Bigger Screens, Smaller Profit for Apple?

Morning Business Memo

Apple may be late to the dance but in recent months the company is reported to have tested larger smartphone and tablet screens. It's not clear if Apple will bring them to market, but according to The Wall Street Journal, the company "has asked for prototype smartphone screens larger than four inches and has also asked for screen designs for a new tablet device measuring slightly less than 13 inches diagonally," according to sources. The current iPhone 5 has a 4?screen, while the iPad has a 9.7? screen. Samsung's large-screen phones have proved popular with consumers.

Apple reports quarterly profit this week and they're expected to be lower than this time last year. The company's more aggressive move in maps buying the online firms HopStop and Locationary is of interest to investors.

Apple's website for developers is shut down after hackers tried to steal sensitive information. The company says an intruder tried to gain access to developer information, which is encrypted on the site. Apple says no customer information has been compromised.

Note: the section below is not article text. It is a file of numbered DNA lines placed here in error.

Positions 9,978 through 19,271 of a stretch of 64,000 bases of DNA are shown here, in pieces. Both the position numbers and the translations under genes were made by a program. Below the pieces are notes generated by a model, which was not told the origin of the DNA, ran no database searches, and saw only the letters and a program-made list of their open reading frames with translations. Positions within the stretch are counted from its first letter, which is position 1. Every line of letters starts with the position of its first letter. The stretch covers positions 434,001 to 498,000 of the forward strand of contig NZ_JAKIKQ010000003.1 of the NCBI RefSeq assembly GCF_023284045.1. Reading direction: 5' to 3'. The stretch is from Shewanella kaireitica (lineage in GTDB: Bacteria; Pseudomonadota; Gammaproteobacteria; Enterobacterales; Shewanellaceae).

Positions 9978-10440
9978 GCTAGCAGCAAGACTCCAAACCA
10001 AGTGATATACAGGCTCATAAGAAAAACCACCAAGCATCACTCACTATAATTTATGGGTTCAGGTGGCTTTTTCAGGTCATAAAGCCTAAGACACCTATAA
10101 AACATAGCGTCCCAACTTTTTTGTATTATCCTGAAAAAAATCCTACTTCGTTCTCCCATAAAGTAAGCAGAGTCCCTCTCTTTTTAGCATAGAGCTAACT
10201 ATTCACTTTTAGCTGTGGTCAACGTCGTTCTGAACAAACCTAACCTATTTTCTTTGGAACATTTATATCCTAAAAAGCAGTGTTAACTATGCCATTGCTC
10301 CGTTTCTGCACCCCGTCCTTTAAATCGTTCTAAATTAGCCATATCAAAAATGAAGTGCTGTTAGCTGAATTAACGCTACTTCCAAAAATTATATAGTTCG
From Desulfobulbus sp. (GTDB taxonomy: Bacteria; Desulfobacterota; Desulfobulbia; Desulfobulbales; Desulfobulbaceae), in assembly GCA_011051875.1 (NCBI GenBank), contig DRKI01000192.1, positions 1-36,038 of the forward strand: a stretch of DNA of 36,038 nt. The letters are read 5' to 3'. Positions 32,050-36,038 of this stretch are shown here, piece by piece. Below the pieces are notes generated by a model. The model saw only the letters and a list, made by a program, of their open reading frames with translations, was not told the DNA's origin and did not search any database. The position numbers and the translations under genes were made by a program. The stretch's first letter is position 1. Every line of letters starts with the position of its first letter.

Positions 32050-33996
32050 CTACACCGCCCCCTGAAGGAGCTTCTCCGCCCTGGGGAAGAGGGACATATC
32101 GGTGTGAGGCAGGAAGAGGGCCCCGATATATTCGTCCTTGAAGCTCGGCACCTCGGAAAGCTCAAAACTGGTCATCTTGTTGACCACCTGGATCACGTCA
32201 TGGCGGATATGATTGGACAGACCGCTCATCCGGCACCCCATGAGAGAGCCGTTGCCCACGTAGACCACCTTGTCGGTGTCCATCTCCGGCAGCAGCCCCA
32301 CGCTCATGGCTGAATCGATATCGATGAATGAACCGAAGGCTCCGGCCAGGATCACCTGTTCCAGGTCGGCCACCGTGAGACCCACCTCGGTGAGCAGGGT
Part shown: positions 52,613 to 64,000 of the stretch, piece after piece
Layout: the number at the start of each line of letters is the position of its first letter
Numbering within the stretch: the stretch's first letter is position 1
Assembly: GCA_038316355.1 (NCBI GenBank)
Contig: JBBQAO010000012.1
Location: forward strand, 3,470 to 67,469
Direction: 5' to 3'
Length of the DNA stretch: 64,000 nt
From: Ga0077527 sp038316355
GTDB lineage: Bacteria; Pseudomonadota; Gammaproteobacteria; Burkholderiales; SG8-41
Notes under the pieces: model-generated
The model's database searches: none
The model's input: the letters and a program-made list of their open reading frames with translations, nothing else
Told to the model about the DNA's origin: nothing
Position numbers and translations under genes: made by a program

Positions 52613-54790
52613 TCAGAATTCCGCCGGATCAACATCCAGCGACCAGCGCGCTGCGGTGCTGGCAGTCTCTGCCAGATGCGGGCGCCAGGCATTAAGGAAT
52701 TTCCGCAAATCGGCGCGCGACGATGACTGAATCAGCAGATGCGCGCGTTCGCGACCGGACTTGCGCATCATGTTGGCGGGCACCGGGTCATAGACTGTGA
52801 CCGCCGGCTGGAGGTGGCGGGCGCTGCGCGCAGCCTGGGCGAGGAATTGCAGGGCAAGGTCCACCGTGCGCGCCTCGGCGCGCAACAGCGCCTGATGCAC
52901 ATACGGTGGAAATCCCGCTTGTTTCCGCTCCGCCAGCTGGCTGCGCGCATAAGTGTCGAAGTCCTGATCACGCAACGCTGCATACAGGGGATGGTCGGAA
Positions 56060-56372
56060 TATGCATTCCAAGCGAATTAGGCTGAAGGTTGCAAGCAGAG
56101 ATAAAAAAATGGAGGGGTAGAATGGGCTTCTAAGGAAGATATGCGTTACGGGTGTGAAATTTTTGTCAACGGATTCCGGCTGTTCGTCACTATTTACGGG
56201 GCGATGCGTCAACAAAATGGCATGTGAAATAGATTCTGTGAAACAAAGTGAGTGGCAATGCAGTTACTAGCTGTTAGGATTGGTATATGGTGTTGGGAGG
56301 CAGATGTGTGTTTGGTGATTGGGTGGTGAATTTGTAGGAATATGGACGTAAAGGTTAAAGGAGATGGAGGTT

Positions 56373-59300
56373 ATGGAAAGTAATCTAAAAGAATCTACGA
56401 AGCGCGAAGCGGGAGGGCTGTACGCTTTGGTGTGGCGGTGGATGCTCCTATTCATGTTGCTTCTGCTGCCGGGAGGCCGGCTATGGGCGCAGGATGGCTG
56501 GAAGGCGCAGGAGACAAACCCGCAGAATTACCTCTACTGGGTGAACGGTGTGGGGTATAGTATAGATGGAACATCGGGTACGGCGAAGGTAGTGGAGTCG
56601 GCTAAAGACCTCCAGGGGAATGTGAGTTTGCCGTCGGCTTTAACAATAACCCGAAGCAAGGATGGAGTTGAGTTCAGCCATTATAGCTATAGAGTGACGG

American motorists are bracing for further increases in gas prices. Last week the US Energy Department reported a sharp increase in average costs, and another rise is likely when the latest weekly survey comes out today. West Texas crude oil futures rose again this morning. At $108 a barrel they are now at their highest price in 16 months. AAA says retail gas prices are likely to rise more in the coming weeks.

Hasbro's second-quarter earnings fell 16 percent, hurt by cautious consumer spending and a steep drop in sales of boys' toys. The number two toymaker earned $36.5 million as revenue dropped 5 percent. Sales of boys' toys declined 35 percent against tough year-ago comparisons. But girls' toys jumped 43 percent and board game sales climbed 19 percent. Last week rival Mattel's second-quarter net income fell, hurt by softness in Barbie sales and a write-down on the Polly Pocket line.

Yet another big bank has come out with strong second quarter earnings. This time it's the Swiss giant UBS. Profit rose more than 50 profit compared with the year before. These numbers come hard on the heels of other better-than-expected results from Citigroup, Bank of America and Wells Fargo. The health of the banking sector is strong, and ironically strong results may weaken the industry's case against regulators' demands for stronger capital requirements to prevent the likelihood of future problems.

Richard Davies Business Correspondent ABC News Radio Twitter: daviesabc